Blackbody region drawn tight on the center:

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Blackbody region drawn around the outside:

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Blackbody region drawn offset:

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Blackbody knocked out of alignment, nearly out of the region:

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If anything, I would have expected measurements to be skewed in that last example, but they remained steady in the same range as other setups.

We were also able to use a hot water bottle to create elevated forehead temperature, similar to our past tests, with the subject maxing at 99.8° on the camera, and at 100.6°F on an IR thermometer:

We noticed that it will affect readings after longer time and also when people move closer to the camera. But maybe it depends on firmware version?

I wonder what the results would be with no blackbody ?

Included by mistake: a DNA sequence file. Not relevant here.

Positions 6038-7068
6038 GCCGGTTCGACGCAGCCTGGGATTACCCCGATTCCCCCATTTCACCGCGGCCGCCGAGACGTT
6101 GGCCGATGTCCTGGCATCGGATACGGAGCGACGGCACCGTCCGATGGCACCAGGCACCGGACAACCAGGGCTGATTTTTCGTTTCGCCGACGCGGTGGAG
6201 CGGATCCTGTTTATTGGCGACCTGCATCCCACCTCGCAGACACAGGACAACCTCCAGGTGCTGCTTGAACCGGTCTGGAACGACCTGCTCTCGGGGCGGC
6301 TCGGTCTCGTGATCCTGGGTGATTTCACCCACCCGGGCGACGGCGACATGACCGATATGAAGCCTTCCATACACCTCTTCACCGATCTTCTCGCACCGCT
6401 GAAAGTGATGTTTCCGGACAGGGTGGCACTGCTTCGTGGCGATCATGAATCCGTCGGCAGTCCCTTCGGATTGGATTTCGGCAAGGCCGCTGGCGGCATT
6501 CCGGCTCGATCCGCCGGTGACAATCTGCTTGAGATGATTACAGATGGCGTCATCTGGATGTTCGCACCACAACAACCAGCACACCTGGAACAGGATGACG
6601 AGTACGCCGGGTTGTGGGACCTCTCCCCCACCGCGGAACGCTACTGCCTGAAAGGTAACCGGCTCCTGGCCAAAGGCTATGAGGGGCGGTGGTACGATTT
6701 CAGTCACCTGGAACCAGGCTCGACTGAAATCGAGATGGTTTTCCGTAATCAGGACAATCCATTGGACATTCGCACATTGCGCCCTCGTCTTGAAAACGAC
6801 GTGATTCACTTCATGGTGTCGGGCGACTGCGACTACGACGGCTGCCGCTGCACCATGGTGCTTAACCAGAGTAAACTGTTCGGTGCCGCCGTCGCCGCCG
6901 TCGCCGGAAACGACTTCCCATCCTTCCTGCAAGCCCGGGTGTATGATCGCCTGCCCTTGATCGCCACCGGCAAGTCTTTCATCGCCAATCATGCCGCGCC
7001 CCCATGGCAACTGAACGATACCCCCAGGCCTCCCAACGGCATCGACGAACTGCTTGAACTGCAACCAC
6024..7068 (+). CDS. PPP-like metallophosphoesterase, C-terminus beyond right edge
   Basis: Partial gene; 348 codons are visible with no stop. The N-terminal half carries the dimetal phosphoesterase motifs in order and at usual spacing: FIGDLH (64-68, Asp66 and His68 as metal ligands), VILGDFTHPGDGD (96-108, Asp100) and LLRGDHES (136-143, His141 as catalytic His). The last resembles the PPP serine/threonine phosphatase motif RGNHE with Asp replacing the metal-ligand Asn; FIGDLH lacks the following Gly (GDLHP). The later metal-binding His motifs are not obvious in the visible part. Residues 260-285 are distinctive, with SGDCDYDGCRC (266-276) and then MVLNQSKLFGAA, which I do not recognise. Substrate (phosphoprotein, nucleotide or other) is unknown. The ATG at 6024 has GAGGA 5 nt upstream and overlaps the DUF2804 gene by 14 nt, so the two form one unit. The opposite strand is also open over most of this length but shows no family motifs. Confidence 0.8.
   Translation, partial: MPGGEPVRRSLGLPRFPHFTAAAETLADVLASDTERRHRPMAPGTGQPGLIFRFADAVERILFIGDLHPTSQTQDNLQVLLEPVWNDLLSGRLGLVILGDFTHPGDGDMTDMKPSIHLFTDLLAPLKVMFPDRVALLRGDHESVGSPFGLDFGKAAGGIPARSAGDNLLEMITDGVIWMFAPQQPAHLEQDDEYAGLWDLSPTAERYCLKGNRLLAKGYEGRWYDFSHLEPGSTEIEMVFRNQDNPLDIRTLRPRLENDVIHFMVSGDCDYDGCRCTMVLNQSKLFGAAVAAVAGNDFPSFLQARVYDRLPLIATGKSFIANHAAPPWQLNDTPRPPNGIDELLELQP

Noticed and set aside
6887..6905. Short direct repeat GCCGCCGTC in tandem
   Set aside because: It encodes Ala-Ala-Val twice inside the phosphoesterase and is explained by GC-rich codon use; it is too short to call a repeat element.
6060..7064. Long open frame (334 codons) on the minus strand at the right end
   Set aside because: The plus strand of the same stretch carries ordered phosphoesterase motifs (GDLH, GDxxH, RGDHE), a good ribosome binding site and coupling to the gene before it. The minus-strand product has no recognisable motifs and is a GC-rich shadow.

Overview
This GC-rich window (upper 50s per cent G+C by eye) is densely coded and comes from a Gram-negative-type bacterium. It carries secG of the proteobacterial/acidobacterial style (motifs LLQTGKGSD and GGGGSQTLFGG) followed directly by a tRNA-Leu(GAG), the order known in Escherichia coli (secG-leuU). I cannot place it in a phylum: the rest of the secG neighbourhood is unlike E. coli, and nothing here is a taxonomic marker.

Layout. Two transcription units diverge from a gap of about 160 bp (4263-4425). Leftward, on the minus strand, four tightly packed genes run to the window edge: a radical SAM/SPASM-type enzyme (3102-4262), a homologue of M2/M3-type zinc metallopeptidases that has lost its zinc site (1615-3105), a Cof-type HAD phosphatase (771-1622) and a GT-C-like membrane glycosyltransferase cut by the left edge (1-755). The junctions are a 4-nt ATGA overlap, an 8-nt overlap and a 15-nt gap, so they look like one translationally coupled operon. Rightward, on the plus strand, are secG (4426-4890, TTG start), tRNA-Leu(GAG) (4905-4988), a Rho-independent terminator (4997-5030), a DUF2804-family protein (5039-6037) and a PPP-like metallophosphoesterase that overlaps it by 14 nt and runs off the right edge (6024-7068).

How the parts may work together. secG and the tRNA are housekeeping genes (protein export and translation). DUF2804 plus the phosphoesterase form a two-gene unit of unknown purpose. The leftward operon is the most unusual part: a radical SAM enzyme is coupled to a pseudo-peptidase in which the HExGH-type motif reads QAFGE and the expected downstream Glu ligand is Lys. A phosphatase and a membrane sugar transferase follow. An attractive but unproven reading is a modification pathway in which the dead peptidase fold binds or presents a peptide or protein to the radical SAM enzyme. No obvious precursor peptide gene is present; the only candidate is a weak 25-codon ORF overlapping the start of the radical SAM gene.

I wonder how Amazon will feel about this report? They just spent $10 Million for the Dahua Thermal solution.....

Exclusive: Amazon turns to Chinese firm on U.S. blacklist to meet thermal camera needs - Reuters

Knowledge is Power!

In lieu with the current covid19 pandemic across the world, a lot of stakeholders and endusers around the world have been rushed to commit some kind of first defense against the spread within their working places.

Almost every single China based CCTV manufacturer has 1 type of bispectral thermal camera in their product line today! I am ware almost 99% used non-FLIR cheap low-res thermal sensors.

Many traditional CCTV suppliers have switched over and are preaching loudly about deploying such thermal monitoring. Some professionally while some just trying to make extra bucks (good money actually) at this moment of time.

This extremely informative publication based on the works here should be make AVAILABLE to the world. Especially to those who already committed. They have a right to know what they bought is actually within their expectation in term of the risk of not picking up a genuine case of person passing thru with higher forehead temp.